A New Norm of Greatness MLK

Jesus gave us a new norm of greatness. If you want to be important—wonderful. If you want to be recognized—wonderful. If you want to be great—wonderful. But recognize that he who is greatest among you shall be your servant. That’s a new definition of greatness…. It means that everybody can be great because everybody can serve. You don’t have to have a college degree to serve. You don’t have to make your subject and your verb agree to serve. You don’t have to know about Plato and Aristotle to serve. You don’t have to know Einstein’s theory of relativity to serve. You don’t have to know the second theory of thermodynamics in physics to serve. You only need a heart full of grace, a soul generated by love. And you can be that servant.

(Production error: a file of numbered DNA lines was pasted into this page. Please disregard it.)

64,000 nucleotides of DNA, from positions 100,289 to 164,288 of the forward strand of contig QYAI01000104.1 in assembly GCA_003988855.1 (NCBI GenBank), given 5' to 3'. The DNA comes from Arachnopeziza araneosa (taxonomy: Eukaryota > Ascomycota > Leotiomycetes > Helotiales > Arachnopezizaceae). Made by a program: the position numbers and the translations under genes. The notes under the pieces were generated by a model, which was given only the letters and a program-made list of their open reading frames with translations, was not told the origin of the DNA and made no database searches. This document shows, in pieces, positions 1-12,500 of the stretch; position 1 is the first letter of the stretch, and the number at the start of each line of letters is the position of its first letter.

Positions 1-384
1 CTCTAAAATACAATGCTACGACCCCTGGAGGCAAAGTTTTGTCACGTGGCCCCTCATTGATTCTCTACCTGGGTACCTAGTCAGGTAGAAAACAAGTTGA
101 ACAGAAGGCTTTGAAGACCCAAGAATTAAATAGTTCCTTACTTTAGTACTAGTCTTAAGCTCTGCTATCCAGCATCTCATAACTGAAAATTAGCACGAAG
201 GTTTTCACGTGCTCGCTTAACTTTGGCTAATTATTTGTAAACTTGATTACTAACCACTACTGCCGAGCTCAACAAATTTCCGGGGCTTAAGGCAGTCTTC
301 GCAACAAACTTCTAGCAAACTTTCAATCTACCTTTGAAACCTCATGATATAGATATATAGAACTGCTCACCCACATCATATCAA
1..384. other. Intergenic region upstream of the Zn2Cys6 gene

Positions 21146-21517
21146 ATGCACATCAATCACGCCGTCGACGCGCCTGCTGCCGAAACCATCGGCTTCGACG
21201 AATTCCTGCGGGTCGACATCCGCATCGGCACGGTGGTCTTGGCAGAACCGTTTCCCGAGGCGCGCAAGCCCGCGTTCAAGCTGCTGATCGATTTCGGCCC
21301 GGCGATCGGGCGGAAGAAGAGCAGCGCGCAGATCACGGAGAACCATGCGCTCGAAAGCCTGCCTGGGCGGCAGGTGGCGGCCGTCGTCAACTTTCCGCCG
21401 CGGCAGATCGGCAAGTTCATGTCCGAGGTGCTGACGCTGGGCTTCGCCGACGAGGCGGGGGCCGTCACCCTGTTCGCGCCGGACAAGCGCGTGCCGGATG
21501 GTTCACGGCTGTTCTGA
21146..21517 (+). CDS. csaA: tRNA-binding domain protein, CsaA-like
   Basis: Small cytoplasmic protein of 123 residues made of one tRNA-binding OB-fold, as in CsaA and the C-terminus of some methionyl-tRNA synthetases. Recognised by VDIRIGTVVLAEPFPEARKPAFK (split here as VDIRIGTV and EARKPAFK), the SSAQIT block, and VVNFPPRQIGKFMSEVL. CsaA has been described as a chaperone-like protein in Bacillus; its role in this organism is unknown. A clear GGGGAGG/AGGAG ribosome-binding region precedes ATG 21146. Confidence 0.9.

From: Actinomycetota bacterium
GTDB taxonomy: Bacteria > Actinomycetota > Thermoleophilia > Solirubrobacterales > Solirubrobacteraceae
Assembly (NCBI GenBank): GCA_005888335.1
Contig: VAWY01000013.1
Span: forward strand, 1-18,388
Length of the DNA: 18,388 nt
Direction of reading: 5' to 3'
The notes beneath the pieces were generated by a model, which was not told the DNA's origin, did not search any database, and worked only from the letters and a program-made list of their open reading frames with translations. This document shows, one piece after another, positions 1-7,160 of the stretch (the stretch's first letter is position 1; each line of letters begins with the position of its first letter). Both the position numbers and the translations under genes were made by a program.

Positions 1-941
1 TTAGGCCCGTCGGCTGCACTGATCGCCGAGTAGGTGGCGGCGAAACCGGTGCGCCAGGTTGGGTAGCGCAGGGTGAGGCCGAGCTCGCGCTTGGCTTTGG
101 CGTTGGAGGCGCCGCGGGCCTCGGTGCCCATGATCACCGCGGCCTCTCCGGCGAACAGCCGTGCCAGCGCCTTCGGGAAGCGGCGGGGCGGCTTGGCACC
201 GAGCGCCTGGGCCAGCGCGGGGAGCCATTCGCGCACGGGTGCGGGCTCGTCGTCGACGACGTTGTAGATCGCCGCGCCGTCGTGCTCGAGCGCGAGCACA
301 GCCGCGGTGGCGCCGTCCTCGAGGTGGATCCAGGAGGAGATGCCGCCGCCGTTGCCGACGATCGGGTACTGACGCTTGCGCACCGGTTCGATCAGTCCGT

— Martin Luther King Jr., “Drum Major Instinct”, last sermon 4 Feb 1968.

Martin Luther King is giving us the short version about servant ministry, which Bishop Bennett Sims wrote about in 1997 in his landmark book, Servanthood, Leadership for the Third Millennium.  Our worthiness has nothing to do with our IQ.  Being a servant leader is completely different from being the smartest, working to become the greatest, needing to control or needing the admiration of others because of your abilities.  Servant leaders make room for and empower others, work to build up others, not to polish the system or the leader’s self-importance. A servant leader does not see production as the first purpose of any family system, endeavor, church, or business. Human enhancement, not human employment, is the primary aim of organizations led by servant leaders. Meaning and joy in work comes from power with, not power over. Sims describes collaboration with others as the “meat and potatoes” of human nourishment while competition is the “salt and pepper.” He believes our society has been living on “spices”.